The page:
The Manx Wildlife Trust recently published three questions to ask of candidates in this year’s Isle of Man General Election. The questions from the Manx Wildlife Trust are about reducing the risk of extinctions, combating climate change, and improving health & well-being.
Here are my answers:
The Manx Wildlife Trust has issued three questions to candidates in this year’s election being held on 23 September. Our campaign strongly supports the Wildlife Trust’s efforts to better protect Manx habitats and species, working co-operatively with and not against, nature, including in the fight against climate change. Meeting the shared needs of people and nature is also important – our great outdoors can help improve our health and well-being.
Now, I’ve gotta declare, while I am a paid-up member of the Manx Wildlife Trust, I was not involved in the selection or creation of these questions at all – so, in answering them, I am on a level playing field with other candidates.
Question 1: How are you going to stop another species going extinct in the Isle of Man?
I understand that the most likely animal species to go extinct in the Isle of Man is probably a bird of some sort. After all, private farmers and Manx National Heritage appear to have saved the Loaghtan sheep from extinction last century.
So, when it comes to saving birds, bird experts have advised that the biggest risks to birds include attacks from feral cats, or starvation from a freak weather event like widespread snow. I understand that many birds of our climate are vulnerable to snow because they don’t have the calorie stores which allow them to go long periods of time without food.
Realistically, the best ways to reduce both these risks is through our entire community taking these risks seriously. Responsible cat owners already ensure that their cats do not attack birds, or allow their cat to contribute to a feral population. I know that many people are avid bird lovers on the Isle of Man, and things like bird feeders can help to mitigate the risk of bird deaths during freak weather events.
Finally, improving habitat opportunities will also reduce the risk of extinctions. The work by Manx Bird Life to build a sanctuary on the former Island Aggregates site down north is outstanding, and the recent return of Puffins to the Calf of Man is happy news!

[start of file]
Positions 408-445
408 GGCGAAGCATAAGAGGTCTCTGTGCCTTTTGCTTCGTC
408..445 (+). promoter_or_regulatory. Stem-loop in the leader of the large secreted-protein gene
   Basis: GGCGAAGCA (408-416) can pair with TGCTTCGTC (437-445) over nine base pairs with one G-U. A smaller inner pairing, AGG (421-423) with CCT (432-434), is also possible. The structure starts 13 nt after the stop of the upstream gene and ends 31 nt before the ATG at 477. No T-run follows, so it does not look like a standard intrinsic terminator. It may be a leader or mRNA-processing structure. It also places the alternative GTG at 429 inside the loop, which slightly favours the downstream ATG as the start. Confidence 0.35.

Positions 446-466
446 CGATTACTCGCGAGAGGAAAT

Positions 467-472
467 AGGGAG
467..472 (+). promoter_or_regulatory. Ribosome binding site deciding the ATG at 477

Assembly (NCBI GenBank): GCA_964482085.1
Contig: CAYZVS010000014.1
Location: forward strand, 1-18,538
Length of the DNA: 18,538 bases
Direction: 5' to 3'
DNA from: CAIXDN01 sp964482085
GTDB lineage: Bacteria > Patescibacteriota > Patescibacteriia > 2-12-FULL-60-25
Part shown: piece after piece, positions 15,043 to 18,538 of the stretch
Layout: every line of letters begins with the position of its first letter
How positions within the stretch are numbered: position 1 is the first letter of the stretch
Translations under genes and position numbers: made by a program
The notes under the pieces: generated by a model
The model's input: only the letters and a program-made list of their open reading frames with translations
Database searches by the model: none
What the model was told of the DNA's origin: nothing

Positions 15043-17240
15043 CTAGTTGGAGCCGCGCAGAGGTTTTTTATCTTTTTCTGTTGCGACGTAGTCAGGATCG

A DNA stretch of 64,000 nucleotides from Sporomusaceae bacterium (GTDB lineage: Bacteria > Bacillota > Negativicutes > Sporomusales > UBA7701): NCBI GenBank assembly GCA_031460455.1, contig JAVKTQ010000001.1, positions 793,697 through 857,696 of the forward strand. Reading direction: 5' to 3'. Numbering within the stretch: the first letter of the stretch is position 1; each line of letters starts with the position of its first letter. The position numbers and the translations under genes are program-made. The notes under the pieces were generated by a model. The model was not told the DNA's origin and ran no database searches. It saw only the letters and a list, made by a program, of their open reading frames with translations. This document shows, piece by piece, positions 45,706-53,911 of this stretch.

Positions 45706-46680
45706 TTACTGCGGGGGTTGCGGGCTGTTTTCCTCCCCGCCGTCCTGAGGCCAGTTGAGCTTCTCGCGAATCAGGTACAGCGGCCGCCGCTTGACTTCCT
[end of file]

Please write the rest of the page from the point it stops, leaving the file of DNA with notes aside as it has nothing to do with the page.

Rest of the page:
Question 2: How will you work with nature to help solve the climate crisis?
One of the great opportunities that we have as an island is to take advantage of our nearby seas. With over 86% of our island’s land already protected under Biosphere Core and Care designations, we have an opportunity to further improve protection of our seas to combat climate change. Manx Wildlife Trust have proposed that 30% of our territorial seas be designated as Marine Nature Reserves. I’m open to that sort of level of protection – but we need to ensure that any such protections are only introduced after appropriate consultation with our fishing industries. It may be possible to expand our marine nature reserves in a way that enhances local fishing, rather than harms it.
This sort of protection is, of course, in addition to changing our energy sources. Realistically, the most viable option is probably going be dominated by better integration with the UK’s electrical network, because they’re leading the world in low carbon electricity. I’ve already met with UK Members of Parliament to raise the issue of improving our interconnectors. This will help to improve our energy security, improve our protection for the environment, and help to keep prices down.
Question 3: Following COVID-19, how can we use nature to improve health and wellbeing?
Our natural outdoor spaces are great areas to explore as a family, as a sporting club, or as an interest group. There’s no better way to improve health and wellbeing than to be part of a team, because those connections are so important to being human!
I know many families love being in the outdoors to build stronger connections. Local mountain biking and sporting clubs are great ways to take advantage of nature. There are local faith and spirituality groups who have got into the habit of meeting outdoors in nature, especially over summer and to directly reduce the risk of COVID transmission. We’re also fortunate to have many local interest groups which explore walking, boating, hiking, running across our island. Those groups in our community are the lifeblood of our island, and being a member is a great way to improve health and wellbeing and make new friends.